Congress shouldn't work on another "repeal and replace" bill, but should instead focus on bipartisan solutions to fix three areas of the Affordable Care Act (ACA) "that will actually improve health care for all Americans": efficiency, drug costs, and population health, according to Cleveland Clinic CEO and President Toby Cosgrove.
In a post for the Clinic, Cosgrove contends that any proposed fix should, at minimum, improve the exchange market and "maintai[n] the ACA's successes—widespread insurance coverage for Americans, guaranteed coverage for those with pre-existing conditions, and affordable access to coverage and care."
But it also must address "escalating health care costs," Cosgrove writes. Cosgrove writes that curbing costs "isn't going to be achieved by any one law, reform, or sector." He outlines three key areas where the nation should start:
- Make health care delivery more efficient: To boost efficiency, Cosgrove argues that the government must focus on reducing the "number and complexity" of payment regulations; encourage rather than oppose hospital consolidation; and reimburse providers for new models of care delivery, such as retail and home-based care;
- Curb pharmaceutical costs: According to Cosgrove, the government should not only take "practical steps—such as use of value frameworks, streamlining the process for approval of generic drugs, group purchasing, and negotiating collaboratives— ... to keep prices under control without inhibiting free market competition," but it should also consider "common sense regulations to rein in price-gouging behavior on the part of some manufacturers"; and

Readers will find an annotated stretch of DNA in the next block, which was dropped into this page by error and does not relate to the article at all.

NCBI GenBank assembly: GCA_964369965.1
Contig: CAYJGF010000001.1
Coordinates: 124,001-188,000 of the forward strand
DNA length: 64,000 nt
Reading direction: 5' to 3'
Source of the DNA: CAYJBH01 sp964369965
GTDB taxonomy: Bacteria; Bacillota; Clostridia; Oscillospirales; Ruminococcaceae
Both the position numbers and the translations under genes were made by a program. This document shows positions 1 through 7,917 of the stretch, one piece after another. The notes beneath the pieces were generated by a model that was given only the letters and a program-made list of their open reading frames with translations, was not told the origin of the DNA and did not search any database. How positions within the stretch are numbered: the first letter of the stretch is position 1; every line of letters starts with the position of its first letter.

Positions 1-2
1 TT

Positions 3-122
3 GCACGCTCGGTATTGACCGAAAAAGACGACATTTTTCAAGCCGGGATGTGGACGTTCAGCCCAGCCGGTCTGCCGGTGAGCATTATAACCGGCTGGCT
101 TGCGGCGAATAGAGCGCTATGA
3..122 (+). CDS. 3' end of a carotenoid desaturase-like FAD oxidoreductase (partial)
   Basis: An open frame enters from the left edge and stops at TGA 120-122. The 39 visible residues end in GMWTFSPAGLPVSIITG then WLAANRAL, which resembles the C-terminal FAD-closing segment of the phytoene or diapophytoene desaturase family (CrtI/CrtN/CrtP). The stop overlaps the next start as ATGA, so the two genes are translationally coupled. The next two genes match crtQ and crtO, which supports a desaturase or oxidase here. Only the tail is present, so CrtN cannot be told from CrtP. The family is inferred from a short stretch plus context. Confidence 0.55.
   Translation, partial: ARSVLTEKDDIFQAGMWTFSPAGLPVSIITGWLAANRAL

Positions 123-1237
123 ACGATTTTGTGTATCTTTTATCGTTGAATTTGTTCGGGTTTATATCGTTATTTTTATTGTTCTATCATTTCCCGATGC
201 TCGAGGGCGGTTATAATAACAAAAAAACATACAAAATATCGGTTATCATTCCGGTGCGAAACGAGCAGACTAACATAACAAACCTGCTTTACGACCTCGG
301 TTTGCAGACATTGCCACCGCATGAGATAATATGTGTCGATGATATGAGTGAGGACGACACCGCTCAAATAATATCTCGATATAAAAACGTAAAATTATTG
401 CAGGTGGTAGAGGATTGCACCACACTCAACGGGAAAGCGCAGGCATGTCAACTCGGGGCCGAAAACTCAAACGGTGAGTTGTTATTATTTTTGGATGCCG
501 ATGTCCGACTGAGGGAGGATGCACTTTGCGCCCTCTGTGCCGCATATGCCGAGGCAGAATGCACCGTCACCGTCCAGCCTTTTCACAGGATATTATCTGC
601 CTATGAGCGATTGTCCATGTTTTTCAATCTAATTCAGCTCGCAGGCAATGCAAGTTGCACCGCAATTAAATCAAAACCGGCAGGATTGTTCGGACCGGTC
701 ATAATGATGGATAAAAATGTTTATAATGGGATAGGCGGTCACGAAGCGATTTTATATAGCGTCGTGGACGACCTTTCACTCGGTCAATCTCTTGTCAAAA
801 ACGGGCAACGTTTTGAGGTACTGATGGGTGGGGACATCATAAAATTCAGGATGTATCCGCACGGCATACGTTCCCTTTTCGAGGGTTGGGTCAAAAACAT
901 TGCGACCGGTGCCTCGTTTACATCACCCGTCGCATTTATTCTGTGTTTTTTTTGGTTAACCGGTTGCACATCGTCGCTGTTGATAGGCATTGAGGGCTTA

- Invest in population health: "Ultimately, the best way to lower health care costs is to keep people well," Cosgrove writes, and that means the health care industry must encourage behavioral changes through "modest, but meaningful, financial incentives," such as lower co-payments or financial bonuses for weight management, smoking cessation, and other positive lifestyle decisions. As Cosgrove points out, curbing "obesity and smoking by just 10 percent could result in more than $20 billion annually in direct health care cost savings."
According to Cosgrove, these investments have been shown to be effective at the Clinic, where "direct incentive programs have drastically reduced the costs to care for the 100,000-plus members of our Employee Health Plan."
Cosgrove concludes with a plea to lawmakers: "Please don't launch further 'repeal and replace' efforts. Instead, work across the aisle, transparently and publicly, to sustain a high-quality American health care system through efficiency, accessibility, affordability, and wellness" (Cosgrove, Cleveland Clinic Newsroom, 9/27).
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